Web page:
For the past two weeks, Iraqi forces stationed at Camp Liberty have been blocking the entry of fans and air conditioning units for residents who live in containerized housing units that can reach up to 60C inside in hot summer weather. The residents has purchased the items at their own expense.

The Iraqi forces affiliated to the country’s prime minister’s office have officially told the Iranian refugees in the camp, located near Baghdad International Airport, that the entry of fans and evaporative coolers is prohibited. Iraqi forces also forbade residents to transfer their coolers from Camp Ashraf when they were forcibly transferred to Camp Liberty.

Preventing the entry of air conditioning units for use in over-heated housing trailers made of metal sheets serves no purpose other than the physical and psychological torture of the residents, and is therefore for a crime that merits prosecution.

In addition, the Iraqi forces also prevent the entry of carpets for covering the housing trailer floors, and spare parts for a limited number of vehicles that the residents have brought with them from Camp Ashraf to Camp Liberty.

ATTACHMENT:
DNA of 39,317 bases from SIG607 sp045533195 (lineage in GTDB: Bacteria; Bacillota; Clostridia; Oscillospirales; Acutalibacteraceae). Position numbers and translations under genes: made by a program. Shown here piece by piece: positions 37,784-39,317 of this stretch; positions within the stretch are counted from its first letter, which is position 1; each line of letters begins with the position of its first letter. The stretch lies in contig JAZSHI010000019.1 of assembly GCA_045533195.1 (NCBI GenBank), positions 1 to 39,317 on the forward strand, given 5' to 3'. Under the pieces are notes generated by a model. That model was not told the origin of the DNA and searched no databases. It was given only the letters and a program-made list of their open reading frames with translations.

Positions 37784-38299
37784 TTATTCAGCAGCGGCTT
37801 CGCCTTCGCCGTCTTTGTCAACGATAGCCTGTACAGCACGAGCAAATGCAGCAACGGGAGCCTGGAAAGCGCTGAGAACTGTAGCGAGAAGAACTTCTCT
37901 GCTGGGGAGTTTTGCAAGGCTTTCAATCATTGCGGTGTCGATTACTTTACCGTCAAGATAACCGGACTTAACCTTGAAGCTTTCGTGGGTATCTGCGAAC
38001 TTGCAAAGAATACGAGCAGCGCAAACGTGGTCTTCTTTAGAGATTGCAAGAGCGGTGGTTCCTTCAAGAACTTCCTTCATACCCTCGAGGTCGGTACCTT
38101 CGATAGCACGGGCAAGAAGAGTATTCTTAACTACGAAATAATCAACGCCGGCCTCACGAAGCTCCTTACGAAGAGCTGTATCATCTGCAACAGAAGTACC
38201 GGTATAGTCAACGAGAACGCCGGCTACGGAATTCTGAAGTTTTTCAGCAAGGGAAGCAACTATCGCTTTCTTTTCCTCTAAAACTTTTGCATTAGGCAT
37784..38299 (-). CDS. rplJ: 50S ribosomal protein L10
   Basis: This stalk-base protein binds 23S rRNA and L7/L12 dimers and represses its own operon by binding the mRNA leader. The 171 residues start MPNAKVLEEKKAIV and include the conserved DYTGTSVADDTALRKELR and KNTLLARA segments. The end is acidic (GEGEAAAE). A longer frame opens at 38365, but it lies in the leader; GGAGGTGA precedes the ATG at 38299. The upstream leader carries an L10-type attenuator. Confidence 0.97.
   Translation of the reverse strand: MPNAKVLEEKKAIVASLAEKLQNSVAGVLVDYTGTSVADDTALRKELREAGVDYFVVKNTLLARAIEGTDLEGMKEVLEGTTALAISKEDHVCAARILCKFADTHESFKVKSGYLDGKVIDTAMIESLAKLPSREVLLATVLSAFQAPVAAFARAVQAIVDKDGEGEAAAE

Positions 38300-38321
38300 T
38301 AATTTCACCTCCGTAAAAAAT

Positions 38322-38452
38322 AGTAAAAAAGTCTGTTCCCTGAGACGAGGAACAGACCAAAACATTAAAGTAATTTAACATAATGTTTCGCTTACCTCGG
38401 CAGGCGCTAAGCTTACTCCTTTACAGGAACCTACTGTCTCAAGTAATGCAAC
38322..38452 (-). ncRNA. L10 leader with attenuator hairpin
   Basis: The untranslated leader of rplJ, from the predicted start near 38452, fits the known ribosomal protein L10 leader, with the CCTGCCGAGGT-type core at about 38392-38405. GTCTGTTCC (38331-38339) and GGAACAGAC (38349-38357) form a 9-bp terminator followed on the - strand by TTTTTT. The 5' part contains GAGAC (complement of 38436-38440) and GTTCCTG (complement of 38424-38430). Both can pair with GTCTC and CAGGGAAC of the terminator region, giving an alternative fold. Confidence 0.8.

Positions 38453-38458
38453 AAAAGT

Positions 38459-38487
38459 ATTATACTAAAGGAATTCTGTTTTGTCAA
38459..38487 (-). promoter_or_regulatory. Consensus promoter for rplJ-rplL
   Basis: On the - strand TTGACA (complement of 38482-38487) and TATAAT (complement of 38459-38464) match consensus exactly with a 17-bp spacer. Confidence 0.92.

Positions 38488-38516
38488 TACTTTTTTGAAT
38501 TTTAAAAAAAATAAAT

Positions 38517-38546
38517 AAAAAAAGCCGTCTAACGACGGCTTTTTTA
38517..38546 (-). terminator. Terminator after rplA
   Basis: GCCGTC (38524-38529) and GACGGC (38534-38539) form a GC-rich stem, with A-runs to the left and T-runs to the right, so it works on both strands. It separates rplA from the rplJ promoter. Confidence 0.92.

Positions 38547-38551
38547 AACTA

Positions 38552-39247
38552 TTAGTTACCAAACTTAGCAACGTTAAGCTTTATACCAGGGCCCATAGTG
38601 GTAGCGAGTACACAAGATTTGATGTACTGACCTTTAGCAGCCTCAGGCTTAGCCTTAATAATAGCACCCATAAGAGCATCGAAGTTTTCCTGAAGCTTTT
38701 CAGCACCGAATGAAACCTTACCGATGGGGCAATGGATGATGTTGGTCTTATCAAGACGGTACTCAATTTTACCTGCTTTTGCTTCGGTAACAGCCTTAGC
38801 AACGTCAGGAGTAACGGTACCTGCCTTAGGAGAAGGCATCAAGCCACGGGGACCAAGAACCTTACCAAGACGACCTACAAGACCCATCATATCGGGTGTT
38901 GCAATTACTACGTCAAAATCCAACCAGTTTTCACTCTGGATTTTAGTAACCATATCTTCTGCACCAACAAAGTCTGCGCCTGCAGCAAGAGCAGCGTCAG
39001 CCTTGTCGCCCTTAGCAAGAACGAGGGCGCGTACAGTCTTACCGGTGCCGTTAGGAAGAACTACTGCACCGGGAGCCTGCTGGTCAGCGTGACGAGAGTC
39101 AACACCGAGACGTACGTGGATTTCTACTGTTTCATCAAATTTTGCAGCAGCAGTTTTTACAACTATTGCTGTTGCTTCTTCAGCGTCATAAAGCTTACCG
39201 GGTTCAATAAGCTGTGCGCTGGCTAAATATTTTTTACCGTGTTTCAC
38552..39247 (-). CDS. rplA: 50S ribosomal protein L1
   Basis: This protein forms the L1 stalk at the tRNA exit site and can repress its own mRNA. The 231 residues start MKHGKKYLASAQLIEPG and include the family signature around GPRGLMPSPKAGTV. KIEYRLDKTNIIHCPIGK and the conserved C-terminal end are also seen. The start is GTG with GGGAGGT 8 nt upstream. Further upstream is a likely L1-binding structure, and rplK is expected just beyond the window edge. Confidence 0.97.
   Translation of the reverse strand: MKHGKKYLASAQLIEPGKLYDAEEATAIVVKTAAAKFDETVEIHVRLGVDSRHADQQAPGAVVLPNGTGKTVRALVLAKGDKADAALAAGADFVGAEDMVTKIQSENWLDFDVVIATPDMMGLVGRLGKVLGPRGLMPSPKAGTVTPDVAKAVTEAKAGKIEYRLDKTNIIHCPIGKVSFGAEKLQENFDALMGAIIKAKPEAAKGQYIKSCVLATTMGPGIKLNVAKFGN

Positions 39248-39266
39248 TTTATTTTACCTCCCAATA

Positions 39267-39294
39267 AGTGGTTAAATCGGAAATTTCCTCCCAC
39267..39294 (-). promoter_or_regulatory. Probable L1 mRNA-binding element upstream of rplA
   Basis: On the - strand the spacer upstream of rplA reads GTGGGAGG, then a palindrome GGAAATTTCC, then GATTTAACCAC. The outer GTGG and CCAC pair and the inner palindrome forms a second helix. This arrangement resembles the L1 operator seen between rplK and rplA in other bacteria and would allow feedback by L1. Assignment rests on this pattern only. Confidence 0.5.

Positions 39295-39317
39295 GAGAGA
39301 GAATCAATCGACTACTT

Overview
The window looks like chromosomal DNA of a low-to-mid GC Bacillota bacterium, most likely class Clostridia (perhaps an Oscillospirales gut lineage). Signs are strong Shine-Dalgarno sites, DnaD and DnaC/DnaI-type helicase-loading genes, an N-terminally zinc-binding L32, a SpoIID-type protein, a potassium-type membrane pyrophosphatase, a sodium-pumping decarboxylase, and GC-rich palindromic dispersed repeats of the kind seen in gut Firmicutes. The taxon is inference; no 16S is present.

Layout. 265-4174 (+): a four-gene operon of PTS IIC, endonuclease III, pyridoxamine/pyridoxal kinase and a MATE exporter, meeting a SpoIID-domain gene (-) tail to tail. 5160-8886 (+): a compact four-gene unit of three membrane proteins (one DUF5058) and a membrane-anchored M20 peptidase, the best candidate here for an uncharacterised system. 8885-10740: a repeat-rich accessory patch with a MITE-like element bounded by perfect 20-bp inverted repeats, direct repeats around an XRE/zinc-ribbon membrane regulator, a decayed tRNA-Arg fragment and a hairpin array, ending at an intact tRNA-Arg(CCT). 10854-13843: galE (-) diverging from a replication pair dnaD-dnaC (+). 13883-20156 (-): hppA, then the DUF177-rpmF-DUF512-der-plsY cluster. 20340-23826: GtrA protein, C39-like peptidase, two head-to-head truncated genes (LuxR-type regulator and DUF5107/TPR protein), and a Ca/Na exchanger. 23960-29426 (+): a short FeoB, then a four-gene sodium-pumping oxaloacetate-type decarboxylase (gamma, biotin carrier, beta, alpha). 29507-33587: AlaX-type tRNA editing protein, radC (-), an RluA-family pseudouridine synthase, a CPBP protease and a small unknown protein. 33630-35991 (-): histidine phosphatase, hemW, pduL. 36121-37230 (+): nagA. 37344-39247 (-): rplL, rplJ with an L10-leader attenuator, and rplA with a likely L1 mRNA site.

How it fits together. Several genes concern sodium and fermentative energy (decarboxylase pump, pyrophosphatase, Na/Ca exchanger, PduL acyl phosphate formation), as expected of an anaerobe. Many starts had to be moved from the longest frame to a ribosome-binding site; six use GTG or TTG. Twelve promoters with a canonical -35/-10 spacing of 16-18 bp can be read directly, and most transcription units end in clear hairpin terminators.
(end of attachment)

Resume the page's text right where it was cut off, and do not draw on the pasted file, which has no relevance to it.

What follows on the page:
When the residents were transferred from Camp Ashraf, the Iraqi government did not allow them to transfer more than 95% their vehicles, and now by preventing the entry of the spare parts it plans to put their limited number vehicles at Camp Liberty out of service.

In yet another criminal act – and despite a prior agreement – the Iraqi forces have also barred the entry of 50,000 sand bags purchased by the residents to be used to complete the building of bunkers to reduce the casualties in case of another rocket attack.



Camp Liberty in Iraq houses some 2,900 Iranian opposition members affiliated with the People’s Mojahedin Organization of Iran (PMOI/MEK) who were forcibly transferred from their 26 year-old home in Camp Ashraf.

The UN Working Group on Arbitrary Detention on 23 November 2012 described conditions at Camp Liberty as synonymous with that of a detention center and in violation of the Universal Declaration of Human Rights and the International Covenant on Civil and Political Rights. This was the second opinion adopted by the Working Group detailing abuses at the camp. Another opinion issued on 17 July 2012 found similar abuses taking place.